It only becomes a policy concern when reaching unacceptably high levels.Inflation    The inflation rate is used to measure the rate of change in the overall price level of goods and services that we typically consume. . Small doses of annual inflation seem normal and uneventful.

CPI (2001) CPI (2001) .Measures of Inflation     Consumers Price Index Wholesale Price Index GDP Deflator Inflation rate (2002) = CPI (2002) .

  .The CPI May Overestimate Inflation  The CPI fails to adjust for improvements in quality. Consumers often substitute away from goods that are increasing in price. The weights used to add together the prices of different goods and services that go into the index are often out-of-date.

Fixed income earners will suffer .Effects on output and wealth    Short Term: tonic effect as long as wage increases are less than inflation Long Term: Growth in the economy as long as wage increase does not keep pace with price rise.

   .The Effects of Unanticipated Inflation  A redistribution of income and wealth within the economy bank profits fall during periods of rising interest rates (caused by increased inflation). and if inflation is properly anticipated lenders can raise the interest rates that they charge borrowers in order to maintain a positive rate of return. unanticipated jumps in inflation hurt lenders while helping borrowers who pay off their debts with money. the value of which has been eroded by inflation.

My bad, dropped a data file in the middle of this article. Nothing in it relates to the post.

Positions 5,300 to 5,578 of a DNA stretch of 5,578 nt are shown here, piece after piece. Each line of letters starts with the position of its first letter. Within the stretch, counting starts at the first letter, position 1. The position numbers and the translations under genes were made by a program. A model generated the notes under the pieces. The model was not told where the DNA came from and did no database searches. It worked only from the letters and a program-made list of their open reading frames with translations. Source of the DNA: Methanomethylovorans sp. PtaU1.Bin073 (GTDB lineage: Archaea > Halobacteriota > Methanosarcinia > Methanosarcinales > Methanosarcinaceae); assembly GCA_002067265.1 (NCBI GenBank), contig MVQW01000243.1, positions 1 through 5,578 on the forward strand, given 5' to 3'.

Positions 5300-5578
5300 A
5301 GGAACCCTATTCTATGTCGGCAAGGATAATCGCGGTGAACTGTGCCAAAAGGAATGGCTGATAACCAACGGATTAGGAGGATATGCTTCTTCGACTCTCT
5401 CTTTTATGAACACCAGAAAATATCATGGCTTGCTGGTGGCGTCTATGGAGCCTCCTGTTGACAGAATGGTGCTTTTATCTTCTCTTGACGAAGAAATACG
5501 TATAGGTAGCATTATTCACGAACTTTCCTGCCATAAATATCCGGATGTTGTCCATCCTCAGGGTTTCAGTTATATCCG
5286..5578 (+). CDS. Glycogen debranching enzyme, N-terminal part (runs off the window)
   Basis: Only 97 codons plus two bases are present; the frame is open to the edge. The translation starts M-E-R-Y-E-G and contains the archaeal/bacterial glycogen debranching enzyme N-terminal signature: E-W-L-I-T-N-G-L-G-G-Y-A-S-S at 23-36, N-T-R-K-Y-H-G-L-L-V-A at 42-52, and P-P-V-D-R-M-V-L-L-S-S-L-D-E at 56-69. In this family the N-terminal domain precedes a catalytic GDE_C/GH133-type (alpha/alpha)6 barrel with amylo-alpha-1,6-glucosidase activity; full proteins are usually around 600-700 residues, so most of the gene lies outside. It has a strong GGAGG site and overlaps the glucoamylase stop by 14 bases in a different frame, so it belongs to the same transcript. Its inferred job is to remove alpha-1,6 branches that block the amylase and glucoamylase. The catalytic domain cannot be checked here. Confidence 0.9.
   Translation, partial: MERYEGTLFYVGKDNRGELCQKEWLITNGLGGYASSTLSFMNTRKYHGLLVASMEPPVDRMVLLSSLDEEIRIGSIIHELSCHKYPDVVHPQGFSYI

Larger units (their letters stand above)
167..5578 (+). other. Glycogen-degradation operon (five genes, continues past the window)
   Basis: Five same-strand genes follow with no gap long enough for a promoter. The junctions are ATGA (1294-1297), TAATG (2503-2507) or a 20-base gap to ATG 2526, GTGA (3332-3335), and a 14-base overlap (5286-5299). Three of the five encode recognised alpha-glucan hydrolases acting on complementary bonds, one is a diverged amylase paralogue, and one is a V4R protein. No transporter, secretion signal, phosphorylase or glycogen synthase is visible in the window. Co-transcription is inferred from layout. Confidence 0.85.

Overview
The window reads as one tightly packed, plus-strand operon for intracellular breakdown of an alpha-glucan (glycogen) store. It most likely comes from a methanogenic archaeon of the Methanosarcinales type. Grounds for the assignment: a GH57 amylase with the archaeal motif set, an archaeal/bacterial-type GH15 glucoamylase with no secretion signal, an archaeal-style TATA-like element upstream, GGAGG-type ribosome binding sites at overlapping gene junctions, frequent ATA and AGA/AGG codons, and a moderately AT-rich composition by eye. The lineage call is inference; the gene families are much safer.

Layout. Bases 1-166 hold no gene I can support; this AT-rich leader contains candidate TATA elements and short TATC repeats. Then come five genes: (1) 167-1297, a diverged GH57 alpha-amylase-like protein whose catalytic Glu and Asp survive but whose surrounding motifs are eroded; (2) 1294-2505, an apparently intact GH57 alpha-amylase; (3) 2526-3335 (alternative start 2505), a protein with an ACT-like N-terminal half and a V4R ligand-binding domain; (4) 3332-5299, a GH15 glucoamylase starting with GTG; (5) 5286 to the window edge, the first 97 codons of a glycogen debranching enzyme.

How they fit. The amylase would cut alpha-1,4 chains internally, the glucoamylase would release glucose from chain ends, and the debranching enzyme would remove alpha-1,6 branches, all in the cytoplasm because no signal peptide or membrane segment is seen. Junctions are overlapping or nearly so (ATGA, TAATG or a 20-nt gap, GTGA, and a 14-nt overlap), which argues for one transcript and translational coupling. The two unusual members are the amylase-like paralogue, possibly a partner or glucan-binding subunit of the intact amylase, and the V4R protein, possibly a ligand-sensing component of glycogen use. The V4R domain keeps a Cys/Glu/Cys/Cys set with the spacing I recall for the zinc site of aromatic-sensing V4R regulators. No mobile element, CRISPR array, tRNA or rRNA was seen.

Inflation creates uncertainty. as lenders demand a bigger risk premium on their money. Overall redistribution of productive and financial resources may lead to a loss in efficiency. Inflationary uncertainty pushes up real interest rates.Other Consequences of Inflation      Inflation distorts the price mechanism by making it difficult to distinguish changes in relative prices from changes in the general price level. . There may be a redistribution of resources and production into areas less affected by high inflation rates.

    There are three main types of inflation: Demand-pull inflation Cost-push inflation Hyperinflation .

Types of Inflation Demand pull inflation Cost push inflation .

For example.Hyperinflation   The best definition of hyperinflation is price increases that are so out of control as to make the concept of inflation meaningless. in Germany between January 1922 and November 1923 (less than two years!) the average price level increased by a factor of about 20 billion. .

Inflation in India Demand pull factors  Cost push factors     Government expenditure & deficits Population Corruption   Vagaries of nature Rising administered rates Rising cost of Raw materials and Imports High taxation .

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